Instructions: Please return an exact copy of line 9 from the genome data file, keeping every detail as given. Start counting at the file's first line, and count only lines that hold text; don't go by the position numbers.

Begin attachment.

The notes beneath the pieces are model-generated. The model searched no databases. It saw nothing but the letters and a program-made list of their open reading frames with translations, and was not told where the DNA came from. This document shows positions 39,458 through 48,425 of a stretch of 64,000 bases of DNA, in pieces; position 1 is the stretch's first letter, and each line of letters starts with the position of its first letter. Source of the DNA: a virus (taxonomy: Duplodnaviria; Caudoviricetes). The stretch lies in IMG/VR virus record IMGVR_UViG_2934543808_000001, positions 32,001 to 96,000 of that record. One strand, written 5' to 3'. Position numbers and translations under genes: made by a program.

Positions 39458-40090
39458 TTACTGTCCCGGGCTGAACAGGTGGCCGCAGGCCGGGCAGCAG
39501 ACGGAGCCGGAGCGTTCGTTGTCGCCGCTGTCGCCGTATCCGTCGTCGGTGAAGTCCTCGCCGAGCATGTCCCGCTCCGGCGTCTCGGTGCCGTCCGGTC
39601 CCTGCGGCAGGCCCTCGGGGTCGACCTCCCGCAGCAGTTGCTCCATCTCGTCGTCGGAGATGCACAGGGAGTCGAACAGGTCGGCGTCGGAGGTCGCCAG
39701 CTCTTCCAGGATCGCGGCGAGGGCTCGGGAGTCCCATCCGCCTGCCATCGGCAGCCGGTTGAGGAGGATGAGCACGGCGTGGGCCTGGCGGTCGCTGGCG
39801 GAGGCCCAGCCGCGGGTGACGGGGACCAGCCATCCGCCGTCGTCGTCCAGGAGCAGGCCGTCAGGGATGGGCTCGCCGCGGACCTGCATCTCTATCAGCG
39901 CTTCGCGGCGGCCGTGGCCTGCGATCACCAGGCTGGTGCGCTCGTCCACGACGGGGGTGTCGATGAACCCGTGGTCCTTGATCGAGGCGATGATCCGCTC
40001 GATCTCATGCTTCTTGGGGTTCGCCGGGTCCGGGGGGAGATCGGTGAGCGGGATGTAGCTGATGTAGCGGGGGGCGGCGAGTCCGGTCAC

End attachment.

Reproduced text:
40001 GATCTCATGCTTCTTGGGGTTCGCCGGGTCCGGGGGGAGATCGGTGAGCGGGATGTAGCTGATGTAGCGGGGGGCGGCGAGTCCGGTCAC